January 23, 2013 at 9:03 pm
By Ilana Kowarski
Maryland health agencies are continuing to negotiate with federal Medicare to avoid losing up to $2 billion in federal health care dollars.
After months of tense dialogue, Maryland officials believe that they are making progress. John Colmers, the chair of the Health Services Cost Review Commission, said he was optimistic about the outcome of the talks during his testimony before the Senate Budget and Tax Committee.
“We have been very greatly encouraged,” Colmers said, explaining that the Obama administration has been supportive of Maryland’s efforts to contain Medicare costs. “They are excited to see a state as a whole take on the challenge.”
Only state with a Medicare waiver
Maryland is the only state in the nation that has a Medicare waiver. Unlike the other 49 states, it is exempt from federal Medicare rates and is permitted to set health care prices for all payers. This exemption translates into over $1.6 billion in additional revenue for Maryland hospitals, which are not required to grant Medicare patients discounts on health services as they otherwise would.
This money is in jeopardy, because Maryland’s special status depends upon its ability to ensure that state Medicare costs rise more slowly than those in the rest of the country. As the price of state health care rapidly increases, it is fast approaching that limit.
The statewide campaign for Medicare cost control began last year when public officials realized that the state risked losing eligibility for its Medicare waiver if the average cost of inpatient care exceeded the national norm.
Their challenge is compounded by the fact that many Maryland Medicare patients have been diverted to outpatient facilities, because of a renewed emphasis on preventive health care and a concerted effort to minimize the number of hospital stays.
Hard-to-treat cases wind up in the hospital
“Those are sound policies, but they all have the effect of leaving the most sophisticated, hard-to-treat cases in the hospital while removing the simpler cases, which makes us deteriorate on the waiver test,” says Patrick Redmon, the executive director of the Health Services Cost Review Commission, which has been setting Maryland hospital rates for decades.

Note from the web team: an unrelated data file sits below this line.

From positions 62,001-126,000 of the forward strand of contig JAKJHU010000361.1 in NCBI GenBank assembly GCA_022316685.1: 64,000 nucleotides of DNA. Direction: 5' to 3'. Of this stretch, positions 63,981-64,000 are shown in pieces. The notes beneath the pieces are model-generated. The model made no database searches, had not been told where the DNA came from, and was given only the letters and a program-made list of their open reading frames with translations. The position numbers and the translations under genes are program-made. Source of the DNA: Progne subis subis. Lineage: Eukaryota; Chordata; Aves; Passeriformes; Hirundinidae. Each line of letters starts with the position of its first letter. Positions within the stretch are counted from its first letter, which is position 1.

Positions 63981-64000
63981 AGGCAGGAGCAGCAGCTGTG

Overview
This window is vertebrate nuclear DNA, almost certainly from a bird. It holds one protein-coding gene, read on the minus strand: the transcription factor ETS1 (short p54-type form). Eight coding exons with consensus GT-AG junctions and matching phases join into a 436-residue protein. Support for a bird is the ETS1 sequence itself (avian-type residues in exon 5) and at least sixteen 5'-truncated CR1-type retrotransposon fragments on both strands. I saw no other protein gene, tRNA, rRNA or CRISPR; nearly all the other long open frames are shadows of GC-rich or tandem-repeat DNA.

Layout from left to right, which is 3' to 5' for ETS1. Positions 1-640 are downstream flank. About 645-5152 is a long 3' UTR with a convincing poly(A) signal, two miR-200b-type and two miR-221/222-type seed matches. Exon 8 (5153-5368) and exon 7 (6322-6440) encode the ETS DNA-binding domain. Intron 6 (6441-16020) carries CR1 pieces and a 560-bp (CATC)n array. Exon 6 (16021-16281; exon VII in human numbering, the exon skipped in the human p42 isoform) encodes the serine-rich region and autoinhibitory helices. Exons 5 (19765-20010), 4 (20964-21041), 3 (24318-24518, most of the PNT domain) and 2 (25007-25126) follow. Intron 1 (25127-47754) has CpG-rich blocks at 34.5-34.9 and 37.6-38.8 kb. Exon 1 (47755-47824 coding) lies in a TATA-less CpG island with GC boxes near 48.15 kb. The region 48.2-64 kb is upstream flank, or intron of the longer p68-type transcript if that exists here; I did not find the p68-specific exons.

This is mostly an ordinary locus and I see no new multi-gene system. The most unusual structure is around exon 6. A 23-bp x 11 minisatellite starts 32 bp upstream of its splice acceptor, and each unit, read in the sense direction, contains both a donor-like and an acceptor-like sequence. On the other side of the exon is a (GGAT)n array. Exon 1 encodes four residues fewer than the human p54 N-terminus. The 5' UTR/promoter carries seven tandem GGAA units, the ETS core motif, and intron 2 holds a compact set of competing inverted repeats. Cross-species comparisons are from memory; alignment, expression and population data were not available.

State health officials hope to convince the Obama administration to change the requirements of Maryland’s Medicare waiver. They argue that the proper measure of medical efficiency is not the average cost per hospitalization but rather the average cost per capita, i.e. the amount of money spent annually on the typical Medicare recipient in Maryland.
Great health care would keep most patients out of the hospital, Colmers said, so the most economical Medicare system would emphasize disease prevention and focus limited hospital resources on the sickest individuals.
“We think that will result in better care and lower cost,” Colmers said. But he told senators that the obstacles to this transformation are formidable.
“I don’t want to minimize the challenges in front of us,” he said. “This effort involves transforming 40% of the state healthcare system.”
Loss of waiver would be ‘catastrophic’
But Bob Chrencik, the president and CEO of the University of Maryland Medical System, said the state had no choice but to confront these challenges. “The loss of the waiver would be catastrophic,” he warned, describing a doomsday scenario where Maryland hospitals had their credit ratings downgraded and doctors shuttered their practices.
Since health care providers are operating on “razor thin profit margins,” Chrencik said, they cannot afford to lose the federal funding granted by the state’s Medicare waiver.
Stuart Erdman, assistant treasurer of Johns Hopkins Health System, agreed and cautioned Maryland legislators not to take the waiver for granted. Congress would not continue to allow the state to receive more Medicare dollars than everyone else, he said, so containing costs is crucial if the state wants to retain its control of health care pricing.